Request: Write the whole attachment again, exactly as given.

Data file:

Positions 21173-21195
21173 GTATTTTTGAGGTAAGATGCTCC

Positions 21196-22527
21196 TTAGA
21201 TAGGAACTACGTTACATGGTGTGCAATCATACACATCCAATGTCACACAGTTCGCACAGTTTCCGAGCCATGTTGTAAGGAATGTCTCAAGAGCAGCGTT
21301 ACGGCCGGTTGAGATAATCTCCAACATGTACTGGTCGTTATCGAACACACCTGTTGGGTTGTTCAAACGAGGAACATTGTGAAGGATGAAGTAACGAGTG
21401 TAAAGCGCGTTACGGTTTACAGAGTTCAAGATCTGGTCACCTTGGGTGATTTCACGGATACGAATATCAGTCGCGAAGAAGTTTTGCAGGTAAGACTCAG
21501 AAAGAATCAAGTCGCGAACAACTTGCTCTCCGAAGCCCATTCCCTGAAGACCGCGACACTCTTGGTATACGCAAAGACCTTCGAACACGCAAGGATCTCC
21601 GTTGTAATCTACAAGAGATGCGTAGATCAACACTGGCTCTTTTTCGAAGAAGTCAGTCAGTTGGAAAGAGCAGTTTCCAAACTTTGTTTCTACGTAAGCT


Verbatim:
Positions 21173-21195
21173 GTATTTTTGAGGTAAGATGCTCC

Positions 21196-22527
21196 TTAGA
21201 TAGGAACTACGTTACATGGTGTGCAATCATACACATCCAATGTCACACAGTTCGCACAGTTTCCGAGCCATGTTGTAAGGAATGTCTCAAGAGCAGCGTT
21301 ACGGCCGGTTGAGATAATCTCCAACATGTACTGGTCGTTATCGAACACACCTGTTGGGTTGTTCAAACGAGGAACATTGTGAAGGATGAAGTAACGAGTG
21401 TAAAGCGCGTTACGGTTTACAGAGTTCAAGATCTGGTCACCTTGGGTGATTTCACGGATACGAATATCAGTCGCGAAGAAGTTTTGCAGGTAAGACTCAG
21501 AAAGAATCAAGTCGCGAACAACTTGCTCTCCGAAGCCCATTCCCTGAAGACCGCGACACTCTTGGTATACGCAAAGACCTTCGAACACGCAAGGATCTCC
21601 GTTGTAATCTACAAGAGATGCGTAGATCAACACTGGCTCTTTTTCGAAGAAGTCAGTCAGTTGGAAAGAGCAGTTTCCAAACTTTGTTTCTACGTAAGCT